Ng the nature of death the meaning of life and the meaning of words Although he states his own opinions clearly Nagel leaves these fundamental uestions open allowing students to entertain other solutions and encouraging them to think for themselv There's nothing like a book about philosophy to make one feel completely stupid I have a sneaking suspicion though that philosophy enjoys being complicated as far as this declares itself to be an introduction for beginners I have still read and seen simplified introductions to philosophy than this Also this near the beginning struck me as tonally deafI would be very glad if the book were also of interest to intelligent high school students with a taste for abstract ideas and theoretical arguments — should any of them read it'Should any of them read it' indeed The penultimate and final chapters on death and the meaning of life taper away a bit into humdrum but there is lots of rigour in the chapters about the mind body problem free will and the meaning of words Things get dire when a sentence begins with 'if one thinks about it logically' which seems to me eual parts condescending and unnecessary; how the hell else would one be thinking when reading a book about philosophy? This is definitely a petty complaint but it's a complaint nonetheless I don't think this is written very well even though it covers good ground Touches of humourYou might be very mad at someone who comes to a party at your house and steals all your Glenn Gould recordsare well meaning but don't go far enough I don't know how to write about philosophy but I do know how to write about literature and from a literary standpoint this could do better


10 thoughts on “What Does It All Mean?: A Very Short Introduction to Philosophy

  1. says:

    The Basic uestions of Philosophy Nagel presents this book as a direct introduction to a selection of nine philosophical problems which the reflective human mind finds naturally puzzling each of which can be understood in itself without reference to the history of thought — so Nagel opts to omit discussion on the great philosophical writings of the past or the cultural background of those writings and approach them as uestions that should be tackled on their own rights For the best way to begin the study of philosophy is to think about them directly Once you've done that you are in a better position to appreciate the work of others who have tried to solve the same problemsThese problems have been written about for thousands of years but the philosophical raw material comes directly from the world and our relation to it not from writings of the past That is why they come up again and again in the heads of people who haven't read about them The nine problems considered are these 1 Knowledge of the world beyond our minds 2 Knowledge of minds other than our own 3 The relation between mind and brain 4 How language is possible 5 Whether we have free will 6 The basis of morality 7 What ineualities are unjust 8 The nature of death 9 The meaning of lifeThis power packed short book is a refreshing encounter with these basic uestions Nagel guides us throughout these uestions and also through how each should naturally occur to us as outgrowths of thinking on each otherPhilosophy as a Natural InstinctAs can be seen from the list above these are not complex uestions Instead we are invited to  ask the simplest of uestions once again None of these are uandaries one is unaware of but all of them are uestions that allow great entertainment and engagement over time They are the fundamentals of our incorrigible fascination with philosophyNuances of these uestions are fleshed out just enough to generate new uestions and then left to the reader to explore further as they might chose Each uestion heading chapter is enough to set out a small streak of related uestions in your own mind and you enter it confident that you have asked all the uestions that Nagel can possibly think of — and you have Of course But as said above asking those uestions in collaboration is fun than you imagine And it surprises you every timeIn addition arguing with Nagel’s conclusions and recruiting the heavy weights on your side occasionally is also an added bonus for Nagel does not make any attempt to stay within such boundaries in his discussions I only wish that he had laid out exploratory avenues for each of these tantalizing routes that would be a pleasure to explore ad infinitumThis is a good book to pick up for reviving interest in philosophy and to shake out comfortable notions of knowing all the answers or even of knowing all the uestionsAfter all before learning a lot of philosophical theories it is better to get adeuately puzzled about the philosophical uestions which those theories try to answer And the best way to do that is to look at some possible solutions and see what is wrong with them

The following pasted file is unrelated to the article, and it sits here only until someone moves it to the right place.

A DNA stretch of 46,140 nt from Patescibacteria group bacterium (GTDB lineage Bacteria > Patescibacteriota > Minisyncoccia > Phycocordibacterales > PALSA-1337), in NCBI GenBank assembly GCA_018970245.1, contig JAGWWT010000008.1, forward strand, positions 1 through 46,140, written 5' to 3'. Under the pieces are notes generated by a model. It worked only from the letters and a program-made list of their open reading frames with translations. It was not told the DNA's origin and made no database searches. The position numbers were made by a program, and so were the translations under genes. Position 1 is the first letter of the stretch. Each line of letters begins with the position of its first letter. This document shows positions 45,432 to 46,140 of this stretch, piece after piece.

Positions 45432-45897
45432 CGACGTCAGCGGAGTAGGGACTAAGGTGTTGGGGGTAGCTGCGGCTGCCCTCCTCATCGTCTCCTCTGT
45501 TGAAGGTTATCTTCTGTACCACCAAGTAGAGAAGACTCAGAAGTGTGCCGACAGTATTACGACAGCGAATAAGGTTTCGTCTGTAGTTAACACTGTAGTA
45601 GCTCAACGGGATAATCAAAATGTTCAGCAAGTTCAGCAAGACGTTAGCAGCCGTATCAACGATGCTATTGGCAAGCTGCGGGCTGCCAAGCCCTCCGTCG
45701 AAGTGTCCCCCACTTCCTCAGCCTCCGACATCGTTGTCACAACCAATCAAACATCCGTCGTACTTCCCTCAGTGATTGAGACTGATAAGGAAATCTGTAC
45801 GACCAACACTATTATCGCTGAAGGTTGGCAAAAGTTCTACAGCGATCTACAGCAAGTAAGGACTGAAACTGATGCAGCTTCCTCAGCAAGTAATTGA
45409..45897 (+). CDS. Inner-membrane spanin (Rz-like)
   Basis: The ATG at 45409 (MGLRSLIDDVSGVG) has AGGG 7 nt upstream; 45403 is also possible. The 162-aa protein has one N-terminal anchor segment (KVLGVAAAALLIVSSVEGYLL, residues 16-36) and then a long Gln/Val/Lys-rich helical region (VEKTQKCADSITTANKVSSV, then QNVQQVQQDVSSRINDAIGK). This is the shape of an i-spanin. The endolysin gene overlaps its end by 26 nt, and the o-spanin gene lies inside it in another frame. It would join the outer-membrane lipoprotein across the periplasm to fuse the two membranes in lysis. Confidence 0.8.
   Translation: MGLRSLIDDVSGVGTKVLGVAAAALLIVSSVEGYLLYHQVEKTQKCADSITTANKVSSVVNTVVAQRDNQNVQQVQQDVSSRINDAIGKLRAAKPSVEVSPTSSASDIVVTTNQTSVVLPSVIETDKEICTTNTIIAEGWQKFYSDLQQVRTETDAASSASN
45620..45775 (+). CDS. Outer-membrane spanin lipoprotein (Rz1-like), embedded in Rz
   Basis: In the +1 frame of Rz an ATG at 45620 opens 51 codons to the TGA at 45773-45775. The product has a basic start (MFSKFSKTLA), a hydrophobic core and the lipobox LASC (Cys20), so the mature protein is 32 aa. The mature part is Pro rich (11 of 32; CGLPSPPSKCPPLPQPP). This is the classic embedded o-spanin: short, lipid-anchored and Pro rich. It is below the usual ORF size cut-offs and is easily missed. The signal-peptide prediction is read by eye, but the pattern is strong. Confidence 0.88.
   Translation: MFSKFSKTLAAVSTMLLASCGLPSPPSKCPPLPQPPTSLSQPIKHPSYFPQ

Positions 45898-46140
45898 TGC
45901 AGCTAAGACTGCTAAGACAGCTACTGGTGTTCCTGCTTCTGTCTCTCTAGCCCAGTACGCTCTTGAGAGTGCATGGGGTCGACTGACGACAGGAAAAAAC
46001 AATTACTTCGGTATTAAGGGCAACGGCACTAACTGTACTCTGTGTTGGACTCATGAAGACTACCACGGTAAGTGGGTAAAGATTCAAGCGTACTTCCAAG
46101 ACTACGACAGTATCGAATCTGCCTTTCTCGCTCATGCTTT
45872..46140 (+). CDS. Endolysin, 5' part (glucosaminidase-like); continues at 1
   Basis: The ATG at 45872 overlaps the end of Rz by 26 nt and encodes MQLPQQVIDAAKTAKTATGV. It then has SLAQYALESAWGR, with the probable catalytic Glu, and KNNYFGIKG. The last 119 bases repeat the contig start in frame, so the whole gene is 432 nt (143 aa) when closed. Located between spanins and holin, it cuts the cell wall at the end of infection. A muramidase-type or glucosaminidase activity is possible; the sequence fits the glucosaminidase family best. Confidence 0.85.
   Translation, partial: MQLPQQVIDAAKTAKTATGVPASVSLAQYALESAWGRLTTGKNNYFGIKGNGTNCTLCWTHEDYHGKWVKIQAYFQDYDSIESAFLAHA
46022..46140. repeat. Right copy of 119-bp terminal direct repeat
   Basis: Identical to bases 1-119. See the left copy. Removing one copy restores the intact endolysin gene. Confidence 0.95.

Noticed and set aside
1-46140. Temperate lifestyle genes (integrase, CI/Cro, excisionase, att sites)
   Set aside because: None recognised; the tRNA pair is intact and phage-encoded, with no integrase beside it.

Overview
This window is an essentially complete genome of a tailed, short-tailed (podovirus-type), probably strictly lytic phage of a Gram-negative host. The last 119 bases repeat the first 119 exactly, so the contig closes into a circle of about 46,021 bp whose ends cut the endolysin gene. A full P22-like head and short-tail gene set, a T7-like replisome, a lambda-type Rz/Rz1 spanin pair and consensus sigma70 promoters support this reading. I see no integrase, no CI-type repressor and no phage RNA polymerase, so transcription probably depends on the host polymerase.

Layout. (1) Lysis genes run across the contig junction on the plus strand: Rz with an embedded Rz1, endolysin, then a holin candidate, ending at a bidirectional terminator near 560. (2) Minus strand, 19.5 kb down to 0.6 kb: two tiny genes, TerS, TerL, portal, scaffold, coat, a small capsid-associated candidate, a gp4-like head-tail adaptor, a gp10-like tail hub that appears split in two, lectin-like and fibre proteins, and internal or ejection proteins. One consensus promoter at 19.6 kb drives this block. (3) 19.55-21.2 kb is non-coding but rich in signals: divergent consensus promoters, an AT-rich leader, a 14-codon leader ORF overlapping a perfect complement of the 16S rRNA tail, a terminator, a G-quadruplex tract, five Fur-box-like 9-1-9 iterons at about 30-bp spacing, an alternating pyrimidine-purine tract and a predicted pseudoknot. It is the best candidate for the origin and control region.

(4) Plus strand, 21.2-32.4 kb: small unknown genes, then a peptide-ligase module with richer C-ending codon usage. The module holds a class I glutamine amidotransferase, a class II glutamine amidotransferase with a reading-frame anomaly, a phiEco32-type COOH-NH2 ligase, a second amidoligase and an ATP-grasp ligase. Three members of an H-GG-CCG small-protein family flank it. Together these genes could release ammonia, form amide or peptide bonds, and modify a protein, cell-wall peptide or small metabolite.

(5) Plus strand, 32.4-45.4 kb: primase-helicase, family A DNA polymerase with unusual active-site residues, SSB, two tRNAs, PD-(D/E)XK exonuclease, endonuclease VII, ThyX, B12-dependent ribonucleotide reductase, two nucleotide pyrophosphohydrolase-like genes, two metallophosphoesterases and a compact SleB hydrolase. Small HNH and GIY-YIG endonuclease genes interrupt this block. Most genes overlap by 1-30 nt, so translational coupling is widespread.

2. says: